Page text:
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COULD THIS RETINAL HAEMORRHAGE BE DUE TO SEIZURES/CARDIOPULMONARY RESUSCITATION/ACUTE LIFE-THREATENING EVENTS OR PROLONGED COUGHING? A SYSTEMATIC REVIEW OF CONFOUNDERS IN RELATION TO ABUSIVE RETINOPATHY
S. Moynihan, H. Bunting, M. Mann, P. Watts, V. Tempest, A. Kemp, S. Maguire. Cardiff University, Cardiff, Wales, UK
Aims: Retinal haemorrhages (RH) carry both clinical and legal significance in suspected child abuse; however, other confounders are frequently proposed in court. We systematically reviewed the association between seizures, cardiopulmonary resuscitation (CPR), acute life-threatening events (ALTE), coughing and RH.
Methods: A literature search of 11 databases, conference abstracts and references from 1950 to 2007. Of 7894 potential studies, 315 underwent two independent reviews by paediatric, ophthalmology and pathology specialists, using standardised critical appraisal methodology. Inclusion: primary studies of live children less than 11 years of age examined for evidence of RH (by an ophthalmologist), due to explicitly confirmed non-abusive aetiologies (CPR, seizure, ALTE, coughing). Exclusion: mixed adult and child data, management or outcome.
Results: We included nine studies (six cross-sectional/three case series) published between 1990 and 2007, including 559 children. RH in association with seizure was only recorded in two of 219 children (aged 6 and 8 months) both in the posterior pole (one unilateral/one bilateral). Only one of 43 children developed diffuse punctuate RH post-CPR. There was no documented association of cough (123 studied) or ALTE (174 studied) as a cause for RH.
Conclusion: RH is a rare complication of seizures or CPR and appears to be confined to the posterior pole. RH has not been described in association with ALTE or coughing, when abuse is excluded. The published literature does not support these as confounders in abusive retinopathy.
TRANSPLACENTAL ANTI-RO ANTIBODIES FROM MATERNAL SJOGREN’S: A NON-ABUSIVE EXPLANATION FOR ISOLATED MULTIFOCAL HAEMORRHAGIC SUBDURAL EFFUSIONS AND CHRONIC SUBDURAL HAEMATOMA IN INFANCY
1T. Allport, 2R. Edwards, 2N. Stoodley, 2M. Carter, 1F. O’Callaghan, 1A. Ramanan. 1University of Bristol, Bristol, UK, 2North Bristol NHS Trust, Bristol, UK
Aims: The isolated finding of an unexplained chronic subdural haematoma in an infant remains controversial and challenging both clinically and legally, potentially indicating non-accidental head injury (NAHI) if no other cause is found. To contribute to the differential diagnosis of this important and high-risk presentation, we report a previously undescribed cause of multifocal chronic subdural haematoma in infancy that could result in a misdiagnosis of previous NAHI.
Methods: Two infants, aged 3 and 4 months, presented with progressively increasing head circumference measurements. There was no history of encephalopathy. Retinal haemorrhages were not present. Cranial computerised tomography and magnetic resonance imaging demonstrated bilateral subdural fluid collections (of different densities) over the frontal regions that were consistent with either chronic subdural haematomas or haemorrhagic subdural effusions, as well as widened subarachnoid spaces. In view of the possibility of NAHI, child protection investigations were initiated.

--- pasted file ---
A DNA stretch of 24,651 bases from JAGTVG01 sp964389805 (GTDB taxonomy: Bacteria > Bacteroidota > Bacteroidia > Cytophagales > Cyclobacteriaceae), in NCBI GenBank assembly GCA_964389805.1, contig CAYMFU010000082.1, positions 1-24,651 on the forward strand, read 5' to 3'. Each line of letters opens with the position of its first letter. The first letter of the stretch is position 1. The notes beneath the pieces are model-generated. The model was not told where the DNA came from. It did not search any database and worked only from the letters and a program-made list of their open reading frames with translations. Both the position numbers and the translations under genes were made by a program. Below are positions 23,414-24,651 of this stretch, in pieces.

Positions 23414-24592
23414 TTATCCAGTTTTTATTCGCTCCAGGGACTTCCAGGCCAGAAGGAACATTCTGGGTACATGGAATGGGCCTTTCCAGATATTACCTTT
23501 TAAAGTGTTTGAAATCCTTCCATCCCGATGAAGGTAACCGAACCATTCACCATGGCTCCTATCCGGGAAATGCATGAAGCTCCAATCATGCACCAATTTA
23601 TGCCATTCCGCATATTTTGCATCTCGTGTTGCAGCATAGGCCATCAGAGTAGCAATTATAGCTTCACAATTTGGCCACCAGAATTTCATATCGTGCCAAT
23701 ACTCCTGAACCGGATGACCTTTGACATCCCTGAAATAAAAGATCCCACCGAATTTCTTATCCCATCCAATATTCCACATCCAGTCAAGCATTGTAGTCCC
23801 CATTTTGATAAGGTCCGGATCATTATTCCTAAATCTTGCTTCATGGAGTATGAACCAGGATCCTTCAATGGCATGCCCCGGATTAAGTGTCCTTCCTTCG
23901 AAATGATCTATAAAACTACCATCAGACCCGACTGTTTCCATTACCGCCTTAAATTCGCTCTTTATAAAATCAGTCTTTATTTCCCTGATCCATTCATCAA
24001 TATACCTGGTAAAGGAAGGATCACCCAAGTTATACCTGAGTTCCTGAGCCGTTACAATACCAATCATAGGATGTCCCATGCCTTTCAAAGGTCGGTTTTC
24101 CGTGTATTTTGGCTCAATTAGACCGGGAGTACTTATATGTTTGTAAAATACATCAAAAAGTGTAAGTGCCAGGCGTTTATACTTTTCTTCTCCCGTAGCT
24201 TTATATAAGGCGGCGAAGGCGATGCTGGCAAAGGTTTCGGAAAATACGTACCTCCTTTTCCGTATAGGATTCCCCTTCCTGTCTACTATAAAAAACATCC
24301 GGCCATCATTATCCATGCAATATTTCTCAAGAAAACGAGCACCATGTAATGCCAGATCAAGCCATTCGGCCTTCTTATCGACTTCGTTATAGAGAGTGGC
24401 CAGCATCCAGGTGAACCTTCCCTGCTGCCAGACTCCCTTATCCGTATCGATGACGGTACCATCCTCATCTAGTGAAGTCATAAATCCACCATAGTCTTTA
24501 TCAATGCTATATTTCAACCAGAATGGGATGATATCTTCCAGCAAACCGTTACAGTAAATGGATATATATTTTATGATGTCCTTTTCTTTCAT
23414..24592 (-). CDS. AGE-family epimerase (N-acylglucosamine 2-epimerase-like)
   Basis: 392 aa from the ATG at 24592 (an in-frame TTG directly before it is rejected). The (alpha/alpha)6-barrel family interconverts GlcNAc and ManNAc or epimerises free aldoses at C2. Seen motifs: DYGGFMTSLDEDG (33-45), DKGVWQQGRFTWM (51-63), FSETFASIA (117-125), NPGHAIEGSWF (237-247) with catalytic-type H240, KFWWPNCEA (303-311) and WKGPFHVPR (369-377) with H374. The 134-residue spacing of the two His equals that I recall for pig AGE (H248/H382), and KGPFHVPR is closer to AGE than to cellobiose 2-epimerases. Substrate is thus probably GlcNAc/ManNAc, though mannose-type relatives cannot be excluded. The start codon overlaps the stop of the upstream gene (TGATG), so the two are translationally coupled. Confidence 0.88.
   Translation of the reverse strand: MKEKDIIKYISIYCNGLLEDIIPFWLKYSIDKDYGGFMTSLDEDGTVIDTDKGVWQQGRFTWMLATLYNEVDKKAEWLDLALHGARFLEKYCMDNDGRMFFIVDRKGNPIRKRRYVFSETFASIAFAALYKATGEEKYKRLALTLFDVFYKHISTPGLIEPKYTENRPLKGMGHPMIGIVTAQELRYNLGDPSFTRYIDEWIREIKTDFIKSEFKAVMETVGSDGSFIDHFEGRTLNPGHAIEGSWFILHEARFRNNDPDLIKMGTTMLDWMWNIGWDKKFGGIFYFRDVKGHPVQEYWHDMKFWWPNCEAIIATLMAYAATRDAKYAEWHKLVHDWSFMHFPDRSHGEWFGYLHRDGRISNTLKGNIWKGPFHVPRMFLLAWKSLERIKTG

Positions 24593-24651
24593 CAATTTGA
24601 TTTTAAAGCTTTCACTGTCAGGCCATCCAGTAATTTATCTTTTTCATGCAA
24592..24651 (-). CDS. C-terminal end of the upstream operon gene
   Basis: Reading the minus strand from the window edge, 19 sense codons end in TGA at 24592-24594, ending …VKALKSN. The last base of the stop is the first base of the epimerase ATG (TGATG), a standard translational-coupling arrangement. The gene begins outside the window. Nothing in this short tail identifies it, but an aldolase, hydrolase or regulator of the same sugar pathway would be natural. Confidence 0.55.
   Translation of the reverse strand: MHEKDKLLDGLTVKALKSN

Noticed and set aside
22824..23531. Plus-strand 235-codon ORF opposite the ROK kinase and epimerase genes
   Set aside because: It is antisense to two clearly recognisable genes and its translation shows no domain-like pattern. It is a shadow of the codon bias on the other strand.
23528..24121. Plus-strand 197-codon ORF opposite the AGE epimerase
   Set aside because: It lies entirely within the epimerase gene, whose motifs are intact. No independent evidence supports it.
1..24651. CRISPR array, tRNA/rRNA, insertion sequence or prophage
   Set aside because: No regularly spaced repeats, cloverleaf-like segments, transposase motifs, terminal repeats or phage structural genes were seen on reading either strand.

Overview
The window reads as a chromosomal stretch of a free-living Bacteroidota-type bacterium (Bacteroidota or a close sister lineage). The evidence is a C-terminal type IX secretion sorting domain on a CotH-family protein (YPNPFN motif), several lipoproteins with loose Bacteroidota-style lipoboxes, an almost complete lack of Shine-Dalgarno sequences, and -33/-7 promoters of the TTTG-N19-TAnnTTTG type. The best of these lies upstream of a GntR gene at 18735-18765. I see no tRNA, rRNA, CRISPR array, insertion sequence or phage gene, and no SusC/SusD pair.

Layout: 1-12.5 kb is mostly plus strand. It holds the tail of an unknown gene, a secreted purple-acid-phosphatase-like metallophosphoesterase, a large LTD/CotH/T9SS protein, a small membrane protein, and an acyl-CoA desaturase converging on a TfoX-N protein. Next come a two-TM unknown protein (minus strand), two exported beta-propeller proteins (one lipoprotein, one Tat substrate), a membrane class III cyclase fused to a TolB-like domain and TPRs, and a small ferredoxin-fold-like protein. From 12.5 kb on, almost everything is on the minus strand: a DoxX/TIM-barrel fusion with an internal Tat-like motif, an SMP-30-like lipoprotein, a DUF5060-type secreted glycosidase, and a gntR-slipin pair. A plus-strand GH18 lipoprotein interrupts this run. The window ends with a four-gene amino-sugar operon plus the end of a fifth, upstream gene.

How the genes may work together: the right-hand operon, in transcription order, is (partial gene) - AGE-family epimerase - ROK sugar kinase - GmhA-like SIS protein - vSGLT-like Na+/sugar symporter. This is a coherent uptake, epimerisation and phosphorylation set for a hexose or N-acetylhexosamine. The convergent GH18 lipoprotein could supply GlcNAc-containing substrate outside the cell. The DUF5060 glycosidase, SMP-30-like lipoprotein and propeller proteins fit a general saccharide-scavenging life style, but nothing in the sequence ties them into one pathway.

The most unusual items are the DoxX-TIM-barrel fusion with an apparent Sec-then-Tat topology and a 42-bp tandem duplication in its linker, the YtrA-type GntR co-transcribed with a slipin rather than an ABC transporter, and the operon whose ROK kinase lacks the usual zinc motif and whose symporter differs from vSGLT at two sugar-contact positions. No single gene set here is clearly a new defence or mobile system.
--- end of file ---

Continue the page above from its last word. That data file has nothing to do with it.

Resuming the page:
Results: In neither case did the child protection investigations raise concerns. Comprehensive investigations for known haematological and metabolic disorders associated with subdural haematomas or effusions in infants were all normal. In both cases the infant’s mother had a history of Sjögren’s syndrome and both infants had positive anti-Ro antibody at presentation. Serial imaging confirmed resolution of the subdural and subarachnoid fluid without atrophy, implying external hydrocephalus rather than atrophy at presentation.
Conclusion: Transplacental acquisition of anti-Ro antibodies has been associated with external hydrocephalus. External hydrocephalus has been recognised as a predisposing factor for subdural haemorrhage. These are the first reported cases linking the presence of anti-Ro antibodies with subdural fluid collections in infancy. Anti-Ro antibodies should be added to the checklist of investigations for child protection teams investigating possible NAHI.
FALLS ONTO THE HEAD AND FACE IN INFANTS UNDER 1 YEAR: ROUTINE ADMISSION OR FOCUSED CHILD PROTECTION HISTORY?
J. Twomey, E. Curtis, C. Martin. The National Children’s Hospital, Tallaght, Dublin, Ireland
Background: Head injury in infants and young children is common and is a significant cause of mortality and morbidity. Non-specific signs and symptoms, different mechanisms of injury and concerns in relation to non-accidental injury make diagnosis and management more difficult. As a result, infants with a history suggestive of a head injury are often admitted for overnight observation and medical/social work review.
Aims: To compare the epidemiology of falls in the two age groups: 0–1 years and 1–2 years. To identify if it is appropriate to admit all infants under 1 year who have sustained a fall onto the head/face, for overnight observation.
Methods: 142 patients under 2 years of age were identified and interviewed at presentation by the emergency department (ED) attendant using a structured questionnaire. Additional information was obtained from the ED records and inpatient chart. Data were collected on patient demographics, history of previous fall and/or admission, characteristics of present fall (location, witnessed, time of fall to presentation, object from which infant fell, height of fall, landing surface), subsequent symptoms and signs of injury and definitive management.